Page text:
Teresa Garratty: 10 tips on dealing with deafness (that I wish I’d known)

Posted on September 18, 2015

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teresa garratty

Some people are born deaf, some achieve deafness and some have deafness thrust upon them!

I fall into the latter category. I lost a lot of my hearing in both ears very suddenly and no one really knows why.

A lot of people thought it must have been very traumatic but to be honest, it didn’t really bother me.

I’ve just had to sort of get on with it and learn what I can & can’t do, what helps and what doesn’t etc, as I go along.

Sometimes people would ask me things like, “OK, so what do you need to make this work?” and my response would usually be a bemused expression and a slight shrug.

You see, if and when you do lose your hearing, no one gives you a welcome pack. So I’ve decided to put one together for you! It’s not much, but here are a few tips that would have been helpful if I’d known them from the get go.

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  1. Batteries

If you’re deaf, there’s a strong chance that you wear hearing aids or CI’s. Make sure you have batteries EVERYWHERE. I’ve lost count of the number of times I’ve been “caught short” when it comes to my batteries going flat.

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  1. Ear plugs

If you go swimming, wear ear plugs. I never once had an ear infection until I started wearing hearing aids…now I’ve had around…oh I don’t know…a MILLION?! Hearing aids are a great way of trapping water in your ears, which will more often than not, result in an infection. Wearing ear plugs when you swim helps keep the water out in the first place. No water, no infection and no excruciating pain for days on end!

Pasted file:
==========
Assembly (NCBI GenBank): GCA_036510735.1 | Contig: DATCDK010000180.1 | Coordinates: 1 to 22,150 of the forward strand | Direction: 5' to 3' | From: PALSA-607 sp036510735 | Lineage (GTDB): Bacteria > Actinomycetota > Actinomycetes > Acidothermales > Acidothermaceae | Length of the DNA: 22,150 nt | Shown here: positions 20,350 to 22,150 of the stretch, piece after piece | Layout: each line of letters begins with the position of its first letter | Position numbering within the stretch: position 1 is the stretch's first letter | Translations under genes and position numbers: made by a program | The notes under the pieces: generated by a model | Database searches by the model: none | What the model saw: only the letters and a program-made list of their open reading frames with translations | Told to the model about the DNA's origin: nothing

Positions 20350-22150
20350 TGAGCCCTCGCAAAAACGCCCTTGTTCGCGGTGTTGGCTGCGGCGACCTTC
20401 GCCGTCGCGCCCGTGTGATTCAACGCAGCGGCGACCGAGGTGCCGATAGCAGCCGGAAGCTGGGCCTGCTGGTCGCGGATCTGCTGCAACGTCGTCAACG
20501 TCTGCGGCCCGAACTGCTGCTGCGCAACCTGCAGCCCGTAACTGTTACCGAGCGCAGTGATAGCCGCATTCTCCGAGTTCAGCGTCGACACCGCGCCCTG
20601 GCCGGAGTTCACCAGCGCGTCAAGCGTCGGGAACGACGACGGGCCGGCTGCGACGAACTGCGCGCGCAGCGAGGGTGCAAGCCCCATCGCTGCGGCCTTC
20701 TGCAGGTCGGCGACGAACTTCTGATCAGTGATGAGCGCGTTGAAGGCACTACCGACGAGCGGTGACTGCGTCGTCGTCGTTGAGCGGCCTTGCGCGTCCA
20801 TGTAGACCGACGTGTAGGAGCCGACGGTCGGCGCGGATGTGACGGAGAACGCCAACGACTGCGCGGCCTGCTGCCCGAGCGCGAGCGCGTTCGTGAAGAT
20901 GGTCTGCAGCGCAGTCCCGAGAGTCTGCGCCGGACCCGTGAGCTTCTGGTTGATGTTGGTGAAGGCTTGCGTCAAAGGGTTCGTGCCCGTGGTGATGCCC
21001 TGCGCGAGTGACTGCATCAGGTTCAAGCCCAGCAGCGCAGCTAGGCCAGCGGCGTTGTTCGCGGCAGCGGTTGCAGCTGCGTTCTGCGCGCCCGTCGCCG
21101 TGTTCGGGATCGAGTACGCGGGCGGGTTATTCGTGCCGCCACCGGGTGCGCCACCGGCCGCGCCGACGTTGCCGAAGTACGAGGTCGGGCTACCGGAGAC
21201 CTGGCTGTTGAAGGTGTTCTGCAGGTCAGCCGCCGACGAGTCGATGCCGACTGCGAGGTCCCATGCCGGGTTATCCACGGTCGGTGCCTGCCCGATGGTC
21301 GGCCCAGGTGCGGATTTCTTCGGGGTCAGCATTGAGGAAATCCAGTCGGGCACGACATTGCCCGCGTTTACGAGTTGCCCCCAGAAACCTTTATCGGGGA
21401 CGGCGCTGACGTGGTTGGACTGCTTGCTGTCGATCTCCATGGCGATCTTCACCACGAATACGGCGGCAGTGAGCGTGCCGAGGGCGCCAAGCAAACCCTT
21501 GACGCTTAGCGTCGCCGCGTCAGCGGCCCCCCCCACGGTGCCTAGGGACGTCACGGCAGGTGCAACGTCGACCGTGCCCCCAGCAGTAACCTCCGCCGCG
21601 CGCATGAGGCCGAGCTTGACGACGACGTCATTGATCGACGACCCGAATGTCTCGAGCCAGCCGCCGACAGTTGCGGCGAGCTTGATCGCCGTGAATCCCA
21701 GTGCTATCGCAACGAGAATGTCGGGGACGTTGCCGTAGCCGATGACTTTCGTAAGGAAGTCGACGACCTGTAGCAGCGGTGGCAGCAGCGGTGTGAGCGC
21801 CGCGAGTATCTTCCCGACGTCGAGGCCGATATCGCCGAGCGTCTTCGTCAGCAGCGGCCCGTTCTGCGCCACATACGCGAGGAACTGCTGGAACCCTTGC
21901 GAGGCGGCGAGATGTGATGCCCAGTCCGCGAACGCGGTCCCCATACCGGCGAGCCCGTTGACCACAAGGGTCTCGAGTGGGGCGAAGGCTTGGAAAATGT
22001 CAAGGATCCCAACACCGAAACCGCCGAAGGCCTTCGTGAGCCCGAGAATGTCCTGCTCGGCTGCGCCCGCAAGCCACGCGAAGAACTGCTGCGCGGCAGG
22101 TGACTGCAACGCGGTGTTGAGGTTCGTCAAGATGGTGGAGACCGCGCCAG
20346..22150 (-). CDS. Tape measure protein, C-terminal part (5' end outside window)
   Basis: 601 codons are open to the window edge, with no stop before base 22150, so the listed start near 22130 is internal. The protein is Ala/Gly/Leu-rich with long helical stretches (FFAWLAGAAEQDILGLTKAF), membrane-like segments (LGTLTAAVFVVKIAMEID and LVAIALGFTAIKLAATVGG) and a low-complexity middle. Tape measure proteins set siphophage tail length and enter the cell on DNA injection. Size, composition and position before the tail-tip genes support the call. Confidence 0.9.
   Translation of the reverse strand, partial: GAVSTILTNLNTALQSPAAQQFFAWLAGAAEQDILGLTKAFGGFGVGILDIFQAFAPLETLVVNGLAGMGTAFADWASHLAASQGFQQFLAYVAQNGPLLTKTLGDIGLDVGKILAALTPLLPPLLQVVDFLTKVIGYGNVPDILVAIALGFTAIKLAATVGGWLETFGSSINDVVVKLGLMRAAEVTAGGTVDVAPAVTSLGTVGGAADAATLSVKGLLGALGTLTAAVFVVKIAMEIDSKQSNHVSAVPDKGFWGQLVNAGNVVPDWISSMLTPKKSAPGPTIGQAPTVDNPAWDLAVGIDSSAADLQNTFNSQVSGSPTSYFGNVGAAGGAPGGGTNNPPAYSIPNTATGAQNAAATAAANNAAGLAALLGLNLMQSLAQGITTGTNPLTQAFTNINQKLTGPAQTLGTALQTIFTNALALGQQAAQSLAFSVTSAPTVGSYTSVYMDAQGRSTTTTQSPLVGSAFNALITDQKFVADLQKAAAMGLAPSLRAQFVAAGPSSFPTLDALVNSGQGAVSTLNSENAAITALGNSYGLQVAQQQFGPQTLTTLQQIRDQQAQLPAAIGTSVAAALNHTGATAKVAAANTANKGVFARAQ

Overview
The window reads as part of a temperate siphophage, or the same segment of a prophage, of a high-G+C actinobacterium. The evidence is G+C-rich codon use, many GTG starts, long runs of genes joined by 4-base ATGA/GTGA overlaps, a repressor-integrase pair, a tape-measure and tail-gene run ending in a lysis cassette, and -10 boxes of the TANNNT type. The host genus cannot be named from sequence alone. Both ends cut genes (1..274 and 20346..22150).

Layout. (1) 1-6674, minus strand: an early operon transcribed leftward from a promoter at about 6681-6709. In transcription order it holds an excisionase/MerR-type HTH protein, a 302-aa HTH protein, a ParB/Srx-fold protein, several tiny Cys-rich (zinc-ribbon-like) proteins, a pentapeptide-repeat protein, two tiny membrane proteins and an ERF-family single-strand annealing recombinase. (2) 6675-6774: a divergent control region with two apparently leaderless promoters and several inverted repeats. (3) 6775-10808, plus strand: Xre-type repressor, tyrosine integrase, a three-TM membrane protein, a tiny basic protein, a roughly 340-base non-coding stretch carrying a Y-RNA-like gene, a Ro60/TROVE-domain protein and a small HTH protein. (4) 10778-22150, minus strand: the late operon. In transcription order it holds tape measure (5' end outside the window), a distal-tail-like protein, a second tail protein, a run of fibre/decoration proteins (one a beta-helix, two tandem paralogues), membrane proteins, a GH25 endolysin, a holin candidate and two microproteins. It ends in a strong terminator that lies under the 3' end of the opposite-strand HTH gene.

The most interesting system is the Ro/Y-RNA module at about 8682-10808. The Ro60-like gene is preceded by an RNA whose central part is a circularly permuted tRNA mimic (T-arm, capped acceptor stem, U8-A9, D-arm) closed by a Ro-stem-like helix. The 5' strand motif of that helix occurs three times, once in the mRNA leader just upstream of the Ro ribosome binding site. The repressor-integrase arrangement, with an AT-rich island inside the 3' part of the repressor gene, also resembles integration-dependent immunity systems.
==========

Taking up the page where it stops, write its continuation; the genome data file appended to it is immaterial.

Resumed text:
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  1. Smartwatch

I love an excuse to buy a new gadget and this one is pretty great. Smart watches use vibration alerts, not only for alarms but also other notifications. So you’ll always know when you get a message, email, alarm etc even if you have lost your phone down the side of the sofa!

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  1. The Internet

The internet is your friend…apart from when it’s being an insufferable douche of course but on the whole, it’s enabled me to stay in contact with everyone around me. Whether it’s a Skype call, or Facebook message I can pretty much keep in touch with anyone, even if I don’t really like them anymore. It’s also handy for work too!

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  1. Hearing Dogs

I’ve only recently discovered that dogs can actually be useful. Before, they were just horrible slobbery gannet like beasts, but now I’ve learnt that they can give deaf people a great deal of independence. If only they could be taught how to make a cup of tea….

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  1. Subtitled Screenings